Best practice 66 companies were expected to have

Info iconThis preview shows page 1. Sign up to view the full content.

View Full Document Right Arrow Icon
This is the end of the preview. Sign up to access the rest of the document.

Unformatted text preview: n analysis techniques were supported – specifically, if there had been an attempt to introduce corporate definitions of the key terms risk and uncertainty. Best practice 66 companies were expected to have implemented definitions that were complementary to their decision analysis approach. Where there were numerical ties according to these criteria, the tie was broken on the basis of other material from the interviews, indicative of level of sophistication, which was not available on all companies and therefore not included as an overall rank measure (for example, company-wide application of a piece of software). This ranking scheme is discussed further in Chapter 7. Performance measures were then selected that are indicative of business success in the upstream. The choice of these outlined and justified in Chapter 7. The appropriate performance data was then gathered on each company. For some of the criteria, it was only possible to access ordinal level data. For the some however, categorical data was available. The relationship between the rank each company achieved in the decision analysis ranking and their rank, or otherwise, on each performance measure were then analysed together statistically. There is a large number of statistical techniques available for analysing any given set of data. The author has chosen in this thesis to use those tools known as nonparametric or distribution-free. These techniques may be contrasted with others known as parametric techniques. Parametric techniques make a large number of assumptions regarding the nature of the underlying population distribution that are frequently untestable. Leach (1979) argues that social scientists using parametric statistical analysis are taking a gamble. If the population assumptions are correct or approximately correct, then the researcher has very good test. However, if the population assumptions are incorrect, then a non-parametric test may well give a more accurate result. Non-parametric tests make relatively few assumptions about the nature of the data and hence are more widely applicable. Finch and McMaster (2000 p19) write: …non-parametric techniques do not invoke such restrictions. Techniques involved in measuring association do not require the employment of cardinal measures redolent of interval scales. Instead the only measurement requirement is that ordinal scales can be deployed (Lehmann and D’Abrera, 1975; Siegel and Castellan, 1988).” Since only ordinal level data were available for some of the performance criteria and there were no ties in the data, the primary non-parametric technique that the 67 researcher elected to use was Spearman’s rank correlation test. It is outlined in Appendix 3. Spearman’s rank order correlation coefficient is a modified form of the more typically used Pearson’s correlation coefficient. It is mathematically equivalent to Pearson’s correlation coefficient computed on ranks instead of scores. Just as Pearson’s correlation coefficient is interpreted as a measure of linearity, Spearman’s correlation coefficient can be i...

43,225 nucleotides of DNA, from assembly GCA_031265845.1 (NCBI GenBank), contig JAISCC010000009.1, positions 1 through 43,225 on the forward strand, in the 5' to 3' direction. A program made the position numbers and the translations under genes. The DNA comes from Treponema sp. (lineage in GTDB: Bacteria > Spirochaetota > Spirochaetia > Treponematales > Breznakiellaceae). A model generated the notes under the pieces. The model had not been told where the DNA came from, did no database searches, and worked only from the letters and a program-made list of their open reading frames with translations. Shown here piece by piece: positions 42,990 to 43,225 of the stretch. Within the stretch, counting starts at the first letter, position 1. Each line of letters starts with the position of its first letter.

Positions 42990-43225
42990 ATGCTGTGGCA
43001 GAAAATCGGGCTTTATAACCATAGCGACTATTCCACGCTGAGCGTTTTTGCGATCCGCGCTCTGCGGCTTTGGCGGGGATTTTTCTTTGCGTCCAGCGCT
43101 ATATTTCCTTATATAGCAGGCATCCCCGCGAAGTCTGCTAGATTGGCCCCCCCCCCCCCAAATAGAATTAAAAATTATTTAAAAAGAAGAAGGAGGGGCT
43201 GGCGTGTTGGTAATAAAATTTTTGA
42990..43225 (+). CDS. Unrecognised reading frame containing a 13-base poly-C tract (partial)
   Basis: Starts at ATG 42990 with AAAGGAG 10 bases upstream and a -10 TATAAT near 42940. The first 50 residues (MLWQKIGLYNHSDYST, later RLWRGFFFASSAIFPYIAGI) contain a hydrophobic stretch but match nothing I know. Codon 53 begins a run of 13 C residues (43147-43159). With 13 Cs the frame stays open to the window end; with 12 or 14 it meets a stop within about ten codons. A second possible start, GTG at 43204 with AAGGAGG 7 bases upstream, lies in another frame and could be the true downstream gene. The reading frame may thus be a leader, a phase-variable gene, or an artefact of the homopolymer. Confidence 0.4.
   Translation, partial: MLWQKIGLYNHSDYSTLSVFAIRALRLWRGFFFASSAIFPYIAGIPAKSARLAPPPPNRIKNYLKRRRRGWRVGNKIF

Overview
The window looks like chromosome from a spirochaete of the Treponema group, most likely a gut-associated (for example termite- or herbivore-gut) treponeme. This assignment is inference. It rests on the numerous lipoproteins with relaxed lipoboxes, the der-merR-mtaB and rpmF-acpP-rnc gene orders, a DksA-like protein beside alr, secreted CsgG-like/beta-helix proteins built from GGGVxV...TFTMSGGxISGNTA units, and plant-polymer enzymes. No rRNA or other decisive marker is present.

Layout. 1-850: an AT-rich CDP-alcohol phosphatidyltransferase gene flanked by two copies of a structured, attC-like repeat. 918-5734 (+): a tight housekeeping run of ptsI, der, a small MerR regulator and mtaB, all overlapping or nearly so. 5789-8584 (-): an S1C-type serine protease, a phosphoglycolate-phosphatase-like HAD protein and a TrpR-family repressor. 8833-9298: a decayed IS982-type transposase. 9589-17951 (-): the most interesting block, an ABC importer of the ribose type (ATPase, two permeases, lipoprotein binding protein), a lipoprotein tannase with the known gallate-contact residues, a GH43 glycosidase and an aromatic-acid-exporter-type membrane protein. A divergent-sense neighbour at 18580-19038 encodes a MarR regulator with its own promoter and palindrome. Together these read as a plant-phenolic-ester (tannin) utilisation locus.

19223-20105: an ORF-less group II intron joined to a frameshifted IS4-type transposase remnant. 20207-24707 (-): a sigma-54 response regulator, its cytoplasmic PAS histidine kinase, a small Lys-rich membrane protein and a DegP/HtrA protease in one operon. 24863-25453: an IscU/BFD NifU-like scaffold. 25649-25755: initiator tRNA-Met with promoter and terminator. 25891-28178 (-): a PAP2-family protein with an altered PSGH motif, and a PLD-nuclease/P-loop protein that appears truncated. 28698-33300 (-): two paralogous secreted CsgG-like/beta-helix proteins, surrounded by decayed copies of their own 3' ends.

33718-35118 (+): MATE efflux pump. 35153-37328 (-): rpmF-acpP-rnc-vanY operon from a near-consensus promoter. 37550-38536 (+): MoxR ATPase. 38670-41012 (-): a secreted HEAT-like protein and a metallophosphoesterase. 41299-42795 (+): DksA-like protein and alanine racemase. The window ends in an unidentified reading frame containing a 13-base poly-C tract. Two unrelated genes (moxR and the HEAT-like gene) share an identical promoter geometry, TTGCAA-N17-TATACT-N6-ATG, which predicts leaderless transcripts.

View Full Document

This document was uploaded on 03/30/2014.

Ask a homework question - tutors are online